Exclusionary SRI can also become a slippery slope, where you end up excluding an ever-growing number of companies from your portfolio. For example, hotel chains are innocent enough, but most of them sell pornography in their rooms and alcohol in their bars. If you expand SRI investing too far, you could end up excluding an entire segment of the economy.
Military weapons manufacturers are another prime example. Yes, you can refuse to invest in a U.S. defense company, but it is only making weapons because the U.S. government is buying them. The question becomes, is your problem with the manufacturer or the entire U.S. government? Again, depending on how far you want to take your exclusionary policies, you might not even be able to hold Treasury bonds, a staple of almost any investment portfolio. (For more on the importance of T-bonds, see our Money Market tutorial.)
Overall exclusionary policies really don't effect change. The benefit is that the investments will be aligned with your personal beliefs, which can let you sleep a little better at night. However, this is where emotion and ethics can supplant traditional investment logic and reasoning, as SRI investing can involve sacrificing investment opportunities in exchange for the satisfaction of doing the right thing. (To learn more, read Socially Responsible Mutual Funds and Go Green With Socially Responsible Investing.)
The Merits of Inclusive SRI
Unlike the exclusionist style, activist SRI mandates have a lot of merit and there is good reason to believe they can be employed to effect social change. Activist investing works by investing in (and supporting) companies that are in line with your social goals.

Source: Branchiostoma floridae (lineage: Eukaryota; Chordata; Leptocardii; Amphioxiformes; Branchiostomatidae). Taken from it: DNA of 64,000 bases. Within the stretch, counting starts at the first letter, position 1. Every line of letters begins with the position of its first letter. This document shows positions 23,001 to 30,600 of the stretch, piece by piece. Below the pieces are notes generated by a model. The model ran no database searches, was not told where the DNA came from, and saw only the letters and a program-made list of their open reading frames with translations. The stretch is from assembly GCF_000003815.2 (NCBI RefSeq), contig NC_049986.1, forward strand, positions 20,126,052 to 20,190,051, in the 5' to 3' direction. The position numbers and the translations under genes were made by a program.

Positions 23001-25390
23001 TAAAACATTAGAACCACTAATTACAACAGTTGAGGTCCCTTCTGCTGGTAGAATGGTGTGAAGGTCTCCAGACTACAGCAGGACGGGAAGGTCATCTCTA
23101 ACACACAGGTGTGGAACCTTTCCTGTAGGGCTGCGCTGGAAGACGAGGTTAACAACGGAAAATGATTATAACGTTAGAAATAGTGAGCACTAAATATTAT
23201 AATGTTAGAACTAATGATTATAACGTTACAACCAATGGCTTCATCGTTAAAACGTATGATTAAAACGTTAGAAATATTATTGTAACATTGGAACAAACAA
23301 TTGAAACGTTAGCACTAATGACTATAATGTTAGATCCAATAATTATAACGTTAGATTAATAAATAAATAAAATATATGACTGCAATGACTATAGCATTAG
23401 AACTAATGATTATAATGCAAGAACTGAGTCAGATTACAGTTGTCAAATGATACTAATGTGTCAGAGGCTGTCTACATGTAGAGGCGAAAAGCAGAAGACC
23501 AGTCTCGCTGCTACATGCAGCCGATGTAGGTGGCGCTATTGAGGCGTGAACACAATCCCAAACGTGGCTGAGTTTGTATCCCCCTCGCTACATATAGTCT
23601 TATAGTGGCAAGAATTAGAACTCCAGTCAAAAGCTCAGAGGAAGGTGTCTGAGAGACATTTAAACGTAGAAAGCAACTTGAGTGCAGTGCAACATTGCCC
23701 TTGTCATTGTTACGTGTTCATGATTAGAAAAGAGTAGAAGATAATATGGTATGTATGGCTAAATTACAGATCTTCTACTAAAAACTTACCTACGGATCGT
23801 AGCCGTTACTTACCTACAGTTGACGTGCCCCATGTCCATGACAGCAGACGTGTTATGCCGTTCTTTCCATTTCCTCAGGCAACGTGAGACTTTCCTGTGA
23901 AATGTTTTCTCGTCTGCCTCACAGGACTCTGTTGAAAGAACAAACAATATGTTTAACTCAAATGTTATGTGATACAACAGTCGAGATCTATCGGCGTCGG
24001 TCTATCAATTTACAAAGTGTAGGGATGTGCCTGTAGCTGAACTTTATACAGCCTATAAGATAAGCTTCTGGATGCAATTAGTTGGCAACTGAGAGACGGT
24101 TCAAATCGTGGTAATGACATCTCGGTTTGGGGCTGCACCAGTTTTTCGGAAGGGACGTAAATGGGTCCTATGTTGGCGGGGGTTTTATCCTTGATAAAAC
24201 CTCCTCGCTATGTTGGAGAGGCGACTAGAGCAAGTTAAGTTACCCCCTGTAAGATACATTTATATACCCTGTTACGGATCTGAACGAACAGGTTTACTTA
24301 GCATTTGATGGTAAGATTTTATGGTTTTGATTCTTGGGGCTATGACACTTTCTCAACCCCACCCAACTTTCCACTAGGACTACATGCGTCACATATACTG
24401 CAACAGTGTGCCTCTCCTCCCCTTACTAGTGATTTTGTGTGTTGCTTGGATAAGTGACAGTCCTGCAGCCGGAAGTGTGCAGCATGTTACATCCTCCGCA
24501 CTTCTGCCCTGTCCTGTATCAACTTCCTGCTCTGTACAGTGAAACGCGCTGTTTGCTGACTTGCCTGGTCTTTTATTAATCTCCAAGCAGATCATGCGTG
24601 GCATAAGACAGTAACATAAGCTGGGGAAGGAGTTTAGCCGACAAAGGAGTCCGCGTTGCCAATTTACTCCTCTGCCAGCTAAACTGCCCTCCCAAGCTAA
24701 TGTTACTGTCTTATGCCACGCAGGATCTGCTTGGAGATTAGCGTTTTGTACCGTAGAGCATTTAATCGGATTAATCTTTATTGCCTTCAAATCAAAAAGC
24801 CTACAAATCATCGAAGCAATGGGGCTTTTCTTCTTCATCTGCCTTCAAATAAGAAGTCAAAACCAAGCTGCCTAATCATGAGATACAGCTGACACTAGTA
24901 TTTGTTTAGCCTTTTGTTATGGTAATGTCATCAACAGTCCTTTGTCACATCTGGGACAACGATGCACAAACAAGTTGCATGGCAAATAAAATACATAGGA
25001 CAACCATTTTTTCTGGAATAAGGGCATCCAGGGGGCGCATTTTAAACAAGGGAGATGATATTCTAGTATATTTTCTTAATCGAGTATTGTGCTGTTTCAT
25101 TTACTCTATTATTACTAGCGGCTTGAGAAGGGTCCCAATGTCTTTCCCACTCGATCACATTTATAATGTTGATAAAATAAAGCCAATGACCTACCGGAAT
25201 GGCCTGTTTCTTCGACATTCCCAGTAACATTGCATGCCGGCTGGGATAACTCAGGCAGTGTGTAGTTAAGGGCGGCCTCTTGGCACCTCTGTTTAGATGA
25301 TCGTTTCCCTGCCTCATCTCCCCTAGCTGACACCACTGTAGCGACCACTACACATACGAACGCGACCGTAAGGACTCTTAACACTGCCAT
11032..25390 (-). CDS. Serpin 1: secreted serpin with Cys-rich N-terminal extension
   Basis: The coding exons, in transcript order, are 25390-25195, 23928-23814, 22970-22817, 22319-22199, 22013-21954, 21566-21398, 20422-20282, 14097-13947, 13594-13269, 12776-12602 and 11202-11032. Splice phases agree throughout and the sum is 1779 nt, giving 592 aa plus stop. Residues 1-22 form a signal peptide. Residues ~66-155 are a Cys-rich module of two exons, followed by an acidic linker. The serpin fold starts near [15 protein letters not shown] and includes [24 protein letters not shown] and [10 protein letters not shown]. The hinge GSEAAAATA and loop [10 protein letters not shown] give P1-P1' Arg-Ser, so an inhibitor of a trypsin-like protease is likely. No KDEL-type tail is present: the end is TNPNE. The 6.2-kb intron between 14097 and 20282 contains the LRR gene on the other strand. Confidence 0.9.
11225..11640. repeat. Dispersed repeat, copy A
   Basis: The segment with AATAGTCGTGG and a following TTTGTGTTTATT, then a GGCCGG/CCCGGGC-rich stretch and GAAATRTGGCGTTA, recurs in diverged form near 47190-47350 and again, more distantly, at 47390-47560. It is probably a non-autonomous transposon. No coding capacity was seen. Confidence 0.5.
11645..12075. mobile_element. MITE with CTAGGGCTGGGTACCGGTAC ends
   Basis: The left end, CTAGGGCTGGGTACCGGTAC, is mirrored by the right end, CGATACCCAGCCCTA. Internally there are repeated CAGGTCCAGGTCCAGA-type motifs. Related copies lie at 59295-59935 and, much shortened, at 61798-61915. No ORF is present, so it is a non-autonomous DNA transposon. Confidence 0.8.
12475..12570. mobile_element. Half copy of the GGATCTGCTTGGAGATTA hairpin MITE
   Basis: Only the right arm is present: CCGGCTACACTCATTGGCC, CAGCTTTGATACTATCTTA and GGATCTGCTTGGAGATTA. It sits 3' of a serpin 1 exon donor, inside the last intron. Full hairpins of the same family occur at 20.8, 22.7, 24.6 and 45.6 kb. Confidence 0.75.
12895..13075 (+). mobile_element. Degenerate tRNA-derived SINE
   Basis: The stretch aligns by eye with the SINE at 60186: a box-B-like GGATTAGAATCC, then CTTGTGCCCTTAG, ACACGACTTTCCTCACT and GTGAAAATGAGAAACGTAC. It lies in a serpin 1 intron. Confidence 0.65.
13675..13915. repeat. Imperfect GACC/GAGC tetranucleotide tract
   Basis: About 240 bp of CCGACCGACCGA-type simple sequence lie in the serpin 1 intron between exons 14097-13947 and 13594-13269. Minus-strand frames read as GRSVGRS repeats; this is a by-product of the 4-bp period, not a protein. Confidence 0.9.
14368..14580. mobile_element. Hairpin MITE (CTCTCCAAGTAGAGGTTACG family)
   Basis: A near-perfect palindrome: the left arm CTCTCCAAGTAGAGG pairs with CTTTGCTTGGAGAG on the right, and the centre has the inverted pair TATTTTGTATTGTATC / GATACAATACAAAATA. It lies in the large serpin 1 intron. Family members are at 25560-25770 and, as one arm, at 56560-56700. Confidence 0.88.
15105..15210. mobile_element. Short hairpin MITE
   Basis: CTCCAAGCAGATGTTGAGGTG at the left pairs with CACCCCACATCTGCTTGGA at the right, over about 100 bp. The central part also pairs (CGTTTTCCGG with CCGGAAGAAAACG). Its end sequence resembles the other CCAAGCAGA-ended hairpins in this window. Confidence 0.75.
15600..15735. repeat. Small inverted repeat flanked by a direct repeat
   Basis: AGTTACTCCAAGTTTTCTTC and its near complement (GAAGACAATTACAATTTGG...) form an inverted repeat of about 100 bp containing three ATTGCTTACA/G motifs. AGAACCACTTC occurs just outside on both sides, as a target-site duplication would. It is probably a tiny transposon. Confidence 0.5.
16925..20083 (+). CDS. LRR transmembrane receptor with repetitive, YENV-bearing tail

A good example is green tech companies that are working to provide alternative energy sources, or firms that treat their workers well or refuse to employ child labor. Additionally, by being active as a shareholder, you can directly effect change. Of course you need to have enough shareholders that agree with you for this to work. (To learn more about green tech companies, see Clean Or Green Technology Investing.)
The good news about activist SRI is there aren't really any inherent flaws in this approach. However, it can entail a lot of work to get things accomplished. Again, the free market economy has spoken in this regard and there are publicly traded mutual funds that will serve as activist investors on your behalf. They will vote proxies in line with stated SRI goals and will attend annual meetings to pursue their agendas. Even an individual with a modest sum of money can participate in these activities.
In fact, there have been some successful changes brought on by small investors. Sister Patricia Daly, a nun and executive director of the Tri-State Coalition for Responsible Investing, has taken activism to a new level by taking her small investments and heading up shareholder proposals to create corporate policy changes. For example, she has gone up against Exxon Mobil to get the large oil company to agree to set emission standards.
The Substance of Style
If you are someone who wishes to effect social change through your investments, it can be a daunting task. However, through the free market economy of the United States you can pool your money with other like minded investors through publicly traded mutual funds or even charitable foundations that employ SRI mandates.
It's important to remember that SRI may not always have a material impact on a company or increase expected investment returns, but you will sleep better at night knowing you've satisfied your moral and ethical goals.